I am a Ph.D. candidate working with Mina Cikara and Joshua Greene in the Department of Psychology at Harvard. In my research, I study the ways in which intergroup contexts shape knowledge representations and information processing. Using methods from cognitive neuroscience, multivariate statistics, and social psychology, I seek to characterize the neural and psychological mechanisms that support information acquisition and concept learning in laboratory, classroom, and social settings - processes that are critical to human engagement with the world.
I began my Ph.D. at Harvard with Mina Cikara in the Harvard Intergroup Neuroscience Laboratory in the fall of 2018, and I currently work with both Mina Cikara and Joshua Greene. In my Ph.D. work, I am applying the multivariate analytical methods I have been developing to investigate topics in cognitive and social psychology and neuroscience that are especially salient in today’s increasingly polarized sociopolitical climate. These topics include the impact of intergroup biases on evidence-based learning and the representational confusability of facts and opinions. Additionally, I continue to develop multivariate statistical methods with Patrick Mair, including work on exploratory methods for characterizing informational facets in low-dimensional embeddings of complex representational spaces using multidimensional scaling and support vector machines. I am also the Teaching Fellow for two of Patrick Mair’s graduate-level statistics courses.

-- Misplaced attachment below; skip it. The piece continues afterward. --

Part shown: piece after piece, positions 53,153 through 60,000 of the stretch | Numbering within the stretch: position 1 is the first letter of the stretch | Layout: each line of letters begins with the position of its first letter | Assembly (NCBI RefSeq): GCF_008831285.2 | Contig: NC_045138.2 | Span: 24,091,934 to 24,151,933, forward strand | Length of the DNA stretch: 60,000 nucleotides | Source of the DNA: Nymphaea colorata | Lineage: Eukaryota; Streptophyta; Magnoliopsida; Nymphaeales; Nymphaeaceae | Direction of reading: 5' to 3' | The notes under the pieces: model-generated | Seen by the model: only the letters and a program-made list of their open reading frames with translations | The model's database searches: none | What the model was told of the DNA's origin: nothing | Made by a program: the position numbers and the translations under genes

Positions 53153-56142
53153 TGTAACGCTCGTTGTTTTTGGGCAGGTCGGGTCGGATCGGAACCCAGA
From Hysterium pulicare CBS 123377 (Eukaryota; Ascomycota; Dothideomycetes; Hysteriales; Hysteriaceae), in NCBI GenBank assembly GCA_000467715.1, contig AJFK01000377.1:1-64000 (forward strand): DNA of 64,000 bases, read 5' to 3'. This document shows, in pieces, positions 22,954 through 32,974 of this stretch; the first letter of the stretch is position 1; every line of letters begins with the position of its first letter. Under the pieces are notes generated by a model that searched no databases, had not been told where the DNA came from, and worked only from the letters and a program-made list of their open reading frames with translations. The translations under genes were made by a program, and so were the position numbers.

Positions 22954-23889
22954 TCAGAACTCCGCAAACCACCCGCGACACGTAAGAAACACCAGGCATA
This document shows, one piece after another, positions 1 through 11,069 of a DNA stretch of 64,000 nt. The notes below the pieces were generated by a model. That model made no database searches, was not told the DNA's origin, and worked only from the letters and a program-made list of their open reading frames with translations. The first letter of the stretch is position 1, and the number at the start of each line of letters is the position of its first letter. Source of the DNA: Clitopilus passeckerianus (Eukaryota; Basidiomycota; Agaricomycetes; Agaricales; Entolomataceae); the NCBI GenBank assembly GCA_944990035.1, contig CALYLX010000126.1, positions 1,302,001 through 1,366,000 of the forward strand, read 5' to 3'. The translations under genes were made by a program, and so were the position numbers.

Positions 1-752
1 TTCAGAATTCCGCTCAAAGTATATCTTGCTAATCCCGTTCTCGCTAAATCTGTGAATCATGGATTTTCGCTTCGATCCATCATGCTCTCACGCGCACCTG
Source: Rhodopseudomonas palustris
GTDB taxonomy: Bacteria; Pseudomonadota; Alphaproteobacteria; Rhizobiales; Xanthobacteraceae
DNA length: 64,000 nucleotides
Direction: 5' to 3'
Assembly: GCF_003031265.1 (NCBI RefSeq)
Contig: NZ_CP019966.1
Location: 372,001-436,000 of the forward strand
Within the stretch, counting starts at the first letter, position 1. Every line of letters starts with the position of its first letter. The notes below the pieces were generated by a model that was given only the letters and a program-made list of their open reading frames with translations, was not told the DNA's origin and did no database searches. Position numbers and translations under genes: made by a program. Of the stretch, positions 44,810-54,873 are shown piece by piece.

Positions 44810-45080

Prior to beginning my Ph.D. at Harvard, I received my B.A. in Neuroscience from Dartmouth College in 2016, with minors in Education and Spanish. As an undergraduate at Dartmouth and for two years afterwards as a full time research assistant, I worked in the Cognitive Neuroscience of Learning Laboratory with David Kraemer in the Departments of Education and Psychological and Brain Sciences. In my work at Dartmouth, I used a combination of neuroimaging, behavioral, and classroom-based research to explore the multivariate neural representations associated with concept learning in STEM domains. I have been developing analytical methods to characterize the ways in which the brain supports the knowledge that students acquire in the classroom. This work has resulted in my ongoing collaborations with David Kraemer, as well as collaborations with Adam Green at the Georgetown Laboratory for Relational Cognition (Georgetown University).
When I’m not doing science, I’m often making music, and occasionally I build guitars! Recently, I have been studying Indian classical percussion by learning to play the tabla, following in the tradition of my grandfather, Gaurang Yodh, who was a cosmic ray physicist and a sitar player.